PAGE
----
Japanese-South Korean mobile game studio NEXON, Norwegian energy-focused holding company Aker and Chinese selfie app maker Meitu all bought bitcoin in the heat of the 2021 bull market (the latter also bought some ether).

All three firms are now down more than 40% on their bitcoin investments — together feeling more than $92 million in paper losses.

How corporate bitcoin balances have changed over the past year (all figures as of latest disclosures)

And while it’s difficult to quantify the impact BTC has had on share prices (MicroStrategy aside), stocks with large BTC balances have underperformed against the S&P 500 over the past year.

Except for Meitu, which has now doubled after claiming its close to profitability.

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No Matter What Happens With the SEC, Ripple Has Already Won

Ripple (XRP) has long served as a punching bag for jaded crypto folk. Until Gary Gensler.

Gensler is the Cruella de Vil to crypto’s 101 market caps.

The SEC has come for Kraken, Genesis and Gemini, although it was very late to the latter two. Gensler has prosecuted LBRY and sued degenerate-in-chief Justin Sun over his TRX and bittorrent offerings just last month. Now, he’s even angling for the biggest fish — Coinbase — posturing to sue the top US crypto exchange for trading in (alleged) unregistered securities.

But while the SEC has dished out more than 80 enforcement actions against crypto startups since 2017 — 30 of them last year — there is one case that trumps almost all others. The SEC vs. Ripple.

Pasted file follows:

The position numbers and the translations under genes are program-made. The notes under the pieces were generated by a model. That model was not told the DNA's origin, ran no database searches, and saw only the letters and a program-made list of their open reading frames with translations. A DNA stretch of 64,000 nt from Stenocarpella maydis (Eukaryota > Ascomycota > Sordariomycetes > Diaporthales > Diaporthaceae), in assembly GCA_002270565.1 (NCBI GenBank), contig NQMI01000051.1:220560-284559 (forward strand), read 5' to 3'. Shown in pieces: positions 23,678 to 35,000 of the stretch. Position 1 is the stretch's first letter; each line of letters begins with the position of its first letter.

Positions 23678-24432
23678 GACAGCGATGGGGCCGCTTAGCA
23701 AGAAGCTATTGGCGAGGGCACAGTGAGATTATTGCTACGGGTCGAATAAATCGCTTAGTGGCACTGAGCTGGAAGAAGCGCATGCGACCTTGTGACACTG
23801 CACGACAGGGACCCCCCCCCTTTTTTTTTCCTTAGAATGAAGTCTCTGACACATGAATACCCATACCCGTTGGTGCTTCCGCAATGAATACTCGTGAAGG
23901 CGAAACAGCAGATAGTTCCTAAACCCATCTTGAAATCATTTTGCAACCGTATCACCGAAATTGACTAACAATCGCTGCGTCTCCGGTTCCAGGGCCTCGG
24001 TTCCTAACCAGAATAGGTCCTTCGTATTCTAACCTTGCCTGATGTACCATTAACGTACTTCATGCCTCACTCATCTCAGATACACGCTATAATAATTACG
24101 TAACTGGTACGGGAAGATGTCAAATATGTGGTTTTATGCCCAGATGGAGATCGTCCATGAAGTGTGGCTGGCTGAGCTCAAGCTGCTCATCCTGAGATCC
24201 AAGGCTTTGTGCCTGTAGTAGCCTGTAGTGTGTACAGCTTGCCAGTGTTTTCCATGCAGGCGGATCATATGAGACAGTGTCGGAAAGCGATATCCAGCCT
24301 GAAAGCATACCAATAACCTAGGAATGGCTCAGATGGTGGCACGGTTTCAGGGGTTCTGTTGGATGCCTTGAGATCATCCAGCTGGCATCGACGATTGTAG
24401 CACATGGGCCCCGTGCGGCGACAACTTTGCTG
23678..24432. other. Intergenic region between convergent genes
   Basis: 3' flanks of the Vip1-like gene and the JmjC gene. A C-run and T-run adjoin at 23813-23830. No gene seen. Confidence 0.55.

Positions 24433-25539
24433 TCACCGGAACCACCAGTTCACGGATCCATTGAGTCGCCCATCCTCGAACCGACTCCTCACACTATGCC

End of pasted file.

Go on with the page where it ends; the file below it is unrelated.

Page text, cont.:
Although many crypto industry observers previously saw Ripple as the butt of the joke, the SEC case (win or lose) is sparking what appears to be a 180 degree change in how crypto diehards view the long-derided company.

Gensler is adamant there’s no need for crypto-specific securities laws. And among those 80 or so cases against crypto startups are instances of outright fraud and other misdealings. Those efforts must be applauded. 

But in the background all along, from before Gensler’s time, Ripple has been funding a full-scale legal defense against the US securities regulator. It has also publicly refused to settle, bucking the trend of crypto startups ponying up to SEC fines.

Critics would have once said that XRP is a centralized, entirely premined with Ripple Labs awarding itself 80% of the supply from the get go. Others would take offense on a more philosophical level: XRP is the banker’s crypto, built to strengthen the existing finance system that Bitcoin was so immaculately conceived to undermine. 

But today, if crypto insiders were looking through their enemies’ enemies for new friends, Ripple and Garlinghouse are top of the pile.

A badge of honor

Ripple jokes aren’t only for Bitcoin maxis

Ripple Labs CEO Brad Garlinghouse has never exactly tried to mend the divide between Ripple and the rest of the crypto world.